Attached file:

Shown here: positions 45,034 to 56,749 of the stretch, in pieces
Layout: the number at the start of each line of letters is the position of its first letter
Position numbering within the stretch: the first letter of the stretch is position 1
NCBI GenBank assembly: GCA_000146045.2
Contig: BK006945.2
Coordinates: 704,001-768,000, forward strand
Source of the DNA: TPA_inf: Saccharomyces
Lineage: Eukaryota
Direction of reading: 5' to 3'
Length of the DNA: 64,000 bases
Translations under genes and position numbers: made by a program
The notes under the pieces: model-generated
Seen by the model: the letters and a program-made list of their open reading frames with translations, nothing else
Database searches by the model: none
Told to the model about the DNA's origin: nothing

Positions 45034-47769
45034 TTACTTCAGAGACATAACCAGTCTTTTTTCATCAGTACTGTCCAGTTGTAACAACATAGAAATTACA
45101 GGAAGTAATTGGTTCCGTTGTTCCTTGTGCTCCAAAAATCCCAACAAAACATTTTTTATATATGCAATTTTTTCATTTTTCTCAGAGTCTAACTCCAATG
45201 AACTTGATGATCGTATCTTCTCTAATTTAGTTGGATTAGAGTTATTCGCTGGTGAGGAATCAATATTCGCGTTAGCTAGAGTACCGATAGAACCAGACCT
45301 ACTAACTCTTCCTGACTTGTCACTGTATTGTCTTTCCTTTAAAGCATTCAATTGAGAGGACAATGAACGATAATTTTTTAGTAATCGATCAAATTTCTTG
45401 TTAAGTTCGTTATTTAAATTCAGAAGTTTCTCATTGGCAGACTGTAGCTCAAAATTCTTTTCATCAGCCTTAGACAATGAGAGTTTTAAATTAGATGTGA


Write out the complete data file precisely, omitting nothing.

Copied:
Shown here: positions 45,034 to 56,749 of the stretch, in pieces
Layout: the number at the start of each line of letters is the position of its first letter
Position numbering within the stretch: the first letter of the stretch is position 1
NCBI GenBank assembly: GCA_000146045.2
Contig: BK006945.2
Coordinates: 704,001-768,000, forward strand
Source of the DNA: TPA_inf: Saccharomyces
Lineage: Eukaryota
Direction of reading: 5' to 3'
Length of the DNA: 64,000 bases
Translations under genes and position numbers: made by a program
The notes under the pieces: model-generated
Seen by the model: the letters and a program-made list of their open reading frames with translations, nothing else
Database searches by the model: none
Told to the model about the DNA's origin: nothing

Positions 45034-47769
45034 TTACTTCAGAGACATAACCAGTCTTTTTTCATCAGTACTGTCCAGTTGTAACAACATAGAAATTACA
45101 GGAAGTAATTGGTTCCGTTGTTCCTTGTGCTCCAAAAATCCCAACAAAACATTTTTTATATATGCAATTTTTTCATTTTTCTCAGAGTCTAACTCCAATG
45201 AACTTGATGATCGTATCTTCTCTAATTTAGTTGGATTAGAGTTATTCGCTGGTGAGGAATCAATATTCGCGTTAGCTAGAGTACCGATAGAACCAGACCT
45301 ACTAACTCTTCCTGACTTGTCACTGTATTGTCTTTCCTTTAAAGCATTCAATTGAGAGGACAATGAACGATAATTTTTTAGTAATCGATCAAATTTCTTG
45401 TTAAGTTCGTTATTTAAATTCAGAAGTTTCTCATTGGCAGACTGTAGCTCAAAATTCTTTTCATCAGCCTTAGACAATGAGAGTTTTAAATTAGATGTGA